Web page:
To avoid receiving an INS Request for Evidence, in any situation where the foreign national's degree appears to raise "unrelated degree" questions the foreign national should be instructed to gather employment reference letters. Based on recent INS actions, this would be particularly advisable, for example, in situations where foreign nationals with mechanical or civil engineering degrees are seeking computer-related positions.

The second approach is more focused on the nature of the job itself, and calls for preparing a more detailed job description showing that the position involves a combination of duties which "cross over" to the area of the foreign national's credentials. It is appropriate to use this approach where the job title generally implies work in one field, but the actual job duties require expertise in another. For example, a programmer/analyst may be assigned on a consulting basis to develop software for medical devices. The "unique-needs" nature of the assignment may require someone familiar with medical terminology or anatomy. Thus a degree in biology, for example, although clearly not related to computer programming, would nevertheless provide the foreign national with the requisite expertise to develop software for medical devices. Or suppose a management consulting company must advise a client on effective means of controlling pollution. A degree in environmental science would be useful, but would not be considered the appropriate educational background for a typical management consultant.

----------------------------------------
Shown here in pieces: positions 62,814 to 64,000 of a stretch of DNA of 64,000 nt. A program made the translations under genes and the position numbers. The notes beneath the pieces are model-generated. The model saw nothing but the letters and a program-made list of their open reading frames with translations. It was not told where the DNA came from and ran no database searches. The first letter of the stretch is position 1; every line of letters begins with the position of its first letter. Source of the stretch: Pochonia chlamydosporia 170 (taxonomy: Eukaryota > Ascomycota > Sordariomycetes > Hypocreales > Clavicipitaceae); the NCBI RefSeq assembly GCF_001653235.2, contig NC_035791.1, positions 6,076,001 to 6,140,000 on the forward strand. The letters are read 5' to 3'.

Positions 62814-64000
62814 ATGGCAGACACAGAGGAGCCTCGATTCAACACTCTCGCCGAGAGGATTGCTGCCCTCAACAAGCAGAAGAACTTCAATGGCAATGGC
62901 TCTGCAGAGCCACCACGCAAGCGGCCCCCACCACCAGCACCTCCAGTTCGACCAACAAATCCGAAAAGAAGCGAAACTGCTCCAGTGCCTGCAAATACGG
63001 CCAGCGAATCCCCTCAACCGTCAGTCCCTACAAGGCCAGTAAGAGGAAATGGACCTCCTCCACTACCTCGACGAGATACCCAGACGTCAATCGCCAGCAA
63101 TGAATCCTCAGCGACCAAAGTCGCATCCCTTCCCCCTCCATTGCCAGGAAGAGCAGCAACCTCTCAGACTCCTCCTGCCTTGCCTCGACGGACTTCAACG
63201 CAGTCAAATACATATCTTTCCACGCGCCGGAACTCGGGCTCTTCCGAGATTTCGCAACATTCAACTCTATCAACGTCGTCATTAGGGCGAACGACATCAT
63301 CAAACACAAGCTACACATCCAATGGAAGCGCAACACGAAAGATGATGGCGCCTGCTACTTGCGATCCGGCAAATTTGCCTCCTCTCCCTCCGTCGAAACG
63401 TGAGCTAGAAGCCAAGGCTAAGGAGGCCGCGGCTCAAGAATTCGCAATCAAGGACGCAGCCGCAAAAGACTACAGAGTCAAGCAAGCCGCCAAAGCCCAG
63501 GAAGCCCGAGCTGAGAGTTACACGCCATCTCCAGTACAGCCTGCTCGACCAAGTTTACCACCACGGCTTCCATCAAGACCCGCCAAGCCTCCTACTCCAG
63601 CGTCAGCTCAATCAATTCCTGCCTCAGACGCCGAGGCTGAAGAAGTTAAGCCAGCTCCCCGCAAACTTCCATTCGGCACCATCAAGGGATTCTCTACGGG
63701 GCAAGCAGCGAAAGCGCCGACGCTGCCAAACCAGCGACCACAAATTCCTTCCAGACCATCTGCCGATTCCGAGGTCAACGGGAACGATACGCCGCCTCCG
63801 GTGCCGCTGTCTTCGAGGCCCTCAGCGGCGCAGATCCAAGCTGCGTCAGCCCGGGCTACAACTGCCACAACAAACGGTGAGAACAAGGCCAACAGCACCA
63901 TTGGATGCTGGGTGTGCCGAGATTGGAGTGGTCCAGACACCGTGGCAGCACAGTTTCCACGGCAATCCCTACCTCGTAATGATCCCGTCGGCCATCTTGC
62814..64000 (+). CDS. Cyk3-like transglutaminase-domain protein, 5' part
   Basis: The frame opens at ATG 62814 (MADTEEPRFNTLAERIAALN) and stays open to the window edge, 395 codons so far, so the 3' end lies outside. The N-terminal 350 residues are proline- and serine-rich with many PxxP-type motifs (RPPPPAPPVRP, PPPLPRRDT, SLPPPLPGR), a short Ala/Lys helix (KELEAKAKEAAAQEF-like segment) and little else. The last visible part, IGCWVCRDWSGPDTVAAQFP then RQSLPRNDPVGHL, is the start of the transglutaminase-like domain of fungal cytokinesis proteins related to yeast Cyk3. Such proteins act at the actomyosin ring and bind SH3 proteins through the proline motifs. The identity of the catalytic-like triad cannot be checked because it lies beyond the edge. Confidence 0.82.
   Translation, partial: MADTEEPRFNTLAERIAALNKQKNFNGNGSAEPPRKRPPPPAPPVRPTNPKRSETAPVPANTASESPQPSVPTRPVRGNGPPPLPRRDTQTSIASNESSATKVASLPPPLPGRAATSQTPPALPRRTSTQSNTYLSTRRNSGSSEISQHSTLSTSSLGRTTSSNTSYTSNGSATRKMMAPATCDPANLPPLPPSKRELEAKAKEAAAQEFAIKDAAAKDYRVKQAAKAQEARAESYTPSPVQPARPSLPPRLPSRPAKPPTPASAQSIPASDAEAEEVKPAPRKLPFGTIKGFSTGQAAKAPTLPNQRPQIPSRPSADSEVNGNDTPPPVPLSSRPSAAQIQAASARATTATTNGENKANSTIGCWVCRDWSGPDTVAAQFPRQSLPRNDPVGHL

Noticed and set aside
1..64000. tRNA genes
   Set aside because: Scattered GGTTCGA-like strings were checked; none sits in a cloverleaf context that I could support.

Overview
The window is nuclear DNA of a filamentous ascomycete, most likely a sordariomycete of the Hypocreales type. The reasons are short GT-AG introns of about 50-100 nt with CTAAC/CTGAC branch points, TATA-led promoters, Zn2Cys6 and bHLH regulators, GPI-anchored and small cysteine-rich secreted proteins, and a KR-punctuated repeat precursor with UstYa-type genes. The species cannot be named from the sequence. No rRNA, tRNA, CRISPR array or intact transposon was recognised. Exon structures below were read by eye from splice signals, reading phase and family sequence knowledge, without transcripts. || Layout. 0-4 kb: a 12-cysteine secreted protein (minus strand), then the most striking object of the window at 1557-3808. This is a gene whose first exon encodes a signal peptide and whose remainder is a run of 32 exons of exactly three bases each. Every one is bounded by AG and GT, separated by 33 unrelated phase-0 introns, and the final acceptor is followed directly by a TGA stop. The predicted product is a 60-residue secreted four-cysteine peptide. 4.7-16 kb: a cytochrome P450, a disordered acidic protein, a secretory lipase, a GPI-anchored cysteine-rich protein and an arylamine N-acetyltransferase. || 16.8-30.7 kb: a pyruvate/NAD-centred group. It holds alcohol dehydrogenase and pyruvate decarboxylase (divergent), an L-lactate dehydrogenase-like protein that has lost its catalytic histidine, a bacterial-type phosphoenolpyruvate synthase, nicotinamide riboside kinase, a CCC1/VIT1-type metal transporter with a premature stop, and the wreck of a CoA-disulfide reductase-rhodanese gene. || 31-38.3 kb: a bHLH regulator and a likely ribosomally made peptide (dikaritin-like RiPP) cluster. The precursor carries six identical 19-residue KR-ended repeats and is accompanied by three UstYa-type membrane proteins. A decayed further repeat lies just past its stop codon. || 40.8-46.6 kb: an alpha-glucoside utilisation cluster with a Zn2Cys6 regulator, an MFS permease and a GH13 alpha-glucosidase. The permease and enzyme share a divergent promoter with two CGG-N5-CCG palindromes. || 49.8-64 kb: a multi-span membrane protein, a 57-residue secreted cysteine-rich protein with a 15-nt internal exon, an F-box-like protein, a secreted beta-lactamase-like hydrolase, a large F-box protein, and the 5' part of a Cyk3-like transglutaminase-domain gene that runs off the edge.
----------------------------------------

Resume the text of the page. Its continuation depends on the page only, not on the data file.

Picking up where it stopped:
In a more common form of such an argument, a software engineer may be assigned to develop advanced mechanical engineering CAD/CAM software for use by design and mechanical engineers. A mechanical engineering degree should be accepted by INS as a normal, directly related qualification. Similarly, a computer programmer may be assigned to perform programming in electronics engineering applications for embedded software used to control advanced electronics devices. An electronics engineering degree will be a normal, directly related qualification. The petitioner must highlight those aspects of the job duties to which the foreign national's background most directly relates.